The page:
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Those are two very different careers! Nursing, as someone else has said, is a vocation and generally requires a person to work well with people - put them at ease when they're in distress and sometimes do things that you know is going to hurt them. IT doesn't generally need that level of people skills but involves a lot of 'engineering' type stuff like problem solving and graphical design.
November the 5th in the UK is known as "Guy Fawkes Night", or "Firework Night", and celebrates the failure of a plan to blow up the government in 1605 - clearly governments can really hold a grudge.
Traditionally, an effigy of the main plotter - Mr Fawkes himself - is burnt on a bonfire.
But not if you have really slow broadband: BT Openreach van effigy set alight by frustrated villagers - BBC News[^]
Telstra - take notes!
Bad command or file name. Bad, bad command! Sit! Stay! Staaaay...
AntiTwitter: @DalekDave is now a follower!
It's lucky Mr Fawkes attempted this dastardly deed on Nov 5th. If the plot had been planned for the summer my neighbors would be letting fireworks off on June 21st even later in the night with the longer daylight hours.
I've always enjoyed programming. I started playing around with computers and later basic programming when I was around eleven or twelve and it kind of grew from there. When I got into highschool, I started to make friends with other people who were interested in it, and by my junior year of highschool, I along with a few friends started freelancing doing websites and webapps for local business and organizations. I had no college interests. I didn't want to spend four years being taught things I already knew / thought I could learn a lot faster. At the time, I also wanted to stay freelance forever. About a year after graduating, I realized the latter wasn't very practical. I got moved to South Carolina and knew no one (also a state with limited tech opportunities) I started to apply to entry-level / junior positions all over the country with no avail. I mistakenly though that my two years of freelance work would mean something. I ended up landing my current part-time remote contract after 3 months of job searching and 100's of applications. I thought going back to school would help my future prospects, and started at a local community college, but ended up hating it, and I don't think I want to continue next semester. It's looking like now, I might get an offer working for a state government agency, but I'm starting to doubt my career choice.
I find it hard to learn anything anymore. I may start, but can't keep concentration and end up screwing off reading Reddit or something else. It's also hard to start a project without a real problem behind it. I also don't feel like it will be a very good career. The huge push for STEM education seems to do nothing but saturate the entry level and keep those senior level positions open. I'm sure that companies will catch on and when they find out that anyone can d this job with minimal training, wages will shoot down. I find myself questioning the last seven or so years of my life and wondering if I should look into switching careers. I'm only 19, so I fell it's still possible, but have no idea what else I would enjoy. Has anyone else experienced this sort of feeling, what did you do about it?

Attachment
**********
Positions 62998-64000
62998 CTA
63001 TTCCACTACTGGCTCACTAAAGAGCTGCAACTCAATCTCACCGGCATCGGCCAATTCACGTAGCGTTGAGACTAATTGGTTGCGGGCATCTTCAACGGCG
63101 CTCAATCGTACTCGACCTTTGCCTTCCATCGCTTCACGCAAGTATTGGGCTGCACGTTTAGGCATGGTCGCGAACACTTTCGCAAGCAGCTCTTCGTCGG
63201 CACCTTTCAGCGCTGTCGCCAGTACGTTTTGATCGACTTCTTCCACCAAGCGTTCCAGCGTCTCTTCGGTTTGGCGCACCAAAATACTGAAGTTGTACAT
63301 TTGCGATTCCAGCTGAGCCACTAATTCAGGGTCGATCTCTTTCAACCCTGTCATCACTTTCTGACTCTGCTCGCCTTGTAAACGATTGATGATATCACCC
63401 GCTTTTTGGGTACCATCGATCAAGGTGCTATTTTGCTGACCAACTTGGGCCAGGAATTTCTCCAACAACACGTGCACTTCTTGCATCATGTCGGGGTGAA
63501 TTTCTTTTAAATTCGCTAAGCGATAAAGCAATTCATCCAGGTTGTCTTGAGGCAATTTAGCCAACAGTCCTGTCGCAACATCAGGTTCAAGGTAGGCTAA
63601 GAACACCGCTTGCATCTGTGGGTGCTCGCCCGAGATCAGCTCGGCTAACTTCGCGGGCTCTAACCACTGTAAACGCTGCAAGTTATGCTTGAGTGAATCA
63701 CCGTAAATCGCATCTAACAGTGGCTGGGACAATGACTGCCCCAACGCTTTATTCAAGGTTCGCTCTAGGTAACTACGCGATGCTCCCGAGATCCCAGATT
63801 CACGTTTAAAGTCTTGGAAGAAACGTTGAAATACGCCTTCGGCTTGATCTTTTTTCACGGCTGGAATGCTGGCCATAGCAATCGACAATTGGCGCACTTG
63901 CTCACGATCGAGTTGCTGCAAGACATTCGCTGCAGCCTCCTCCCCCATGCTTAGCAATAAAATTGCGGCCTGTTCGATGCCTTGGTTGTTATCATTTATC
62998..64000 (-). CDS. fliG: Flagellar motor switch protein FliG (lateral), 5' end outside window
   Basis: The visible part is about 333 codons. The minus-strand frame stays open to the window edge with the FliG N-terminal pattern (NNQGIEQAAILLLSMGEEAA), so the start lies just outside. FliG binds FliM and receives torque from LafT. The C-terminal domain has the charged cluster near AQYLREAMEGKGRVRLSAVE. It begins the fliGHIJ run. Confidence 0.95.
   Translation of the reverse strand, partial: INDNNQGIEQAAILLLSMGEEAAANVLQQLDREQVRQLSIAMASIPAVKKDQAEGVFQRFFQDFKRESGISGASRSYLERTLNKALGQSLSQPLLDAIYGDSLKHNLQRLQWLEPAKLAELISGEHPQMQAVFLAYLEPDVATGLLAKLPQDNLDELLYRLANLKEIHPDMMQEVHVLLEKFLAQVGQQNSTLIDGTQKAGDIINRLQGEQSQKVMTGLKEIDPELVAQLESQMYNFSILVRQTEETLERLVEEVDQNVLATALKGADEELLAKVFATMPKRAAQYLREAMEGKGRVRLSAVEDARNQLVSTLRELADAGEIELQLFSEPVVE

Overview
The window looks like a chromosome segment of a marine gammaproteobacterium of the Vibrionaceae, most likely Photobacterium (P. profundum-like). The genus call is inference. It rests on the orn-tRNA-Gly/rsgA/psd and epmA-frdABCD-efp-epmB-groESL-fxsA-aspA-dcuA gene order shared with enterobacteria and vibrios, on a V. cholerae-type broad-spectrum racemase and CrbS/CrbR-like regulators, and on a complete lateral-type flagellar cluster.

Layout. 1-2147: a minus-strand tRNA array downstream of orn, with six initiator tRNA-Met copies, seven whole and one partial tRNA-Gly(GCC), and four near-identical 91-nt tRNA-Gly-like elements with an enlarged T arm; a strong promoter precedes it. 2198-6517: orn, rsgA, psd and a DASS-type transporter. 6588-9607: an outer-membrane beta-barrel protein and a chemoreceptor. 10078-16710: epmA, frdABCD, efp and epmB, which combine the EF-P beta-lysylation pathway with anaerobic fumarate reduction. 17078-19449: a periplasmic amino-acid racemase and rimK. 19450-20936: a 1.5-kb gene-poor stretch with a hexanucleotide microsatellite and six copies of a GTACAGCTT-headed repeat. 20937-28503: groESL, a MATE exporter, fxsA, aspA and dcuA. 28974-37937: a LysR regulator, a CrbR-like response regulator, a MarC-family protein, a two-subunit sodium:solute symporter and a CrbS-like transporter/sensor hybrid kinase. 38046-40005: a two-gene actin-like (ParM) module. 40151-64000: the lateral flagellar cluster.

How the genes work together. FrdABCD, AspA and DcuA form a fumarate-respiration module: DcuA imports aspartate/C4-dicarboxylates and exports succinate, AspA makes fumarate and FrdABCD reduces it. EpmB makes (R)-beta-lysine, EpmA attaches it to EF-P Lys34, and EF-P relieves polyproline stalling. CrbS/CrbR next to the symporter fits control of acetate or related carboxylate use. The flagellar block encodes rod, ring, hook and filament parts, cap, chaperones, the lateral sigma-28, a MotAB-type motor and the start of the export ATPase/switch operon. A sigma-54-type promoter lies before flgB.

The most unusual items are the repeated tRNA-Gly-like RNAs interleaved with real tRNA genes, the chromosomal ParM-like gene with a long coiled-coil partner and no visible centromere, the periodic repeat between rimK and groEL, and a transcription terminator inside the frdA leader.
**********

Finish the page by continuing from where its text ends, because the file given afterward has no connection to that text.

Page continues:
Who says you have to be a programmer for the rest of your life? The biggest mistake I ever made was buying a house, because that meant I had to live there long-term.
I've been in IT for nearly 20 years and only ended up in it because I had a B.S. degree and good math skills. Now after 20 years, I'm sick of it. I am sick of where I live and what I do. I want to do something else and live somewhere else. Since I now have 2 B.S. and an M.S. I have many other doors that I can enter and don't have to be coupled to IT. I am planning on leaving IT and teaching in the next 5 years. I don't want to do it quite yet as I'm making very good money and will probably never make that much again.
As for you, go to school, even part-time until you know what you want in life. For some people, including me, I still don't know what I want. Do some freelance work and go to school. School sucks, but there are girls there and there is social life there. You will be giving those up without college and the opportunity to move into something you might love because you don't have a degree.
The biggest mistake I ever made was buying a house,
Many places that doesn't matter now.
Used to be that the rule was 5 years for a house and 3 years for a condo. If you could stay put that long then getting out after that would be a positive net income.
There are quite a few places now where one can get out of a house after just a couple of years.
One cannot guess about market down turns of course. But right now most larger cities in the nation have substantial year to year gains in housing and there is no problem selling. Even Detroit is seeing an up turn. Problem isn't is selling so much in buying. And it can even be more of a problem if one wants to target specific neighborhoods.
Last Visit: 24-Jun-19 21:25 Last Update: 24-Jun-19 21:25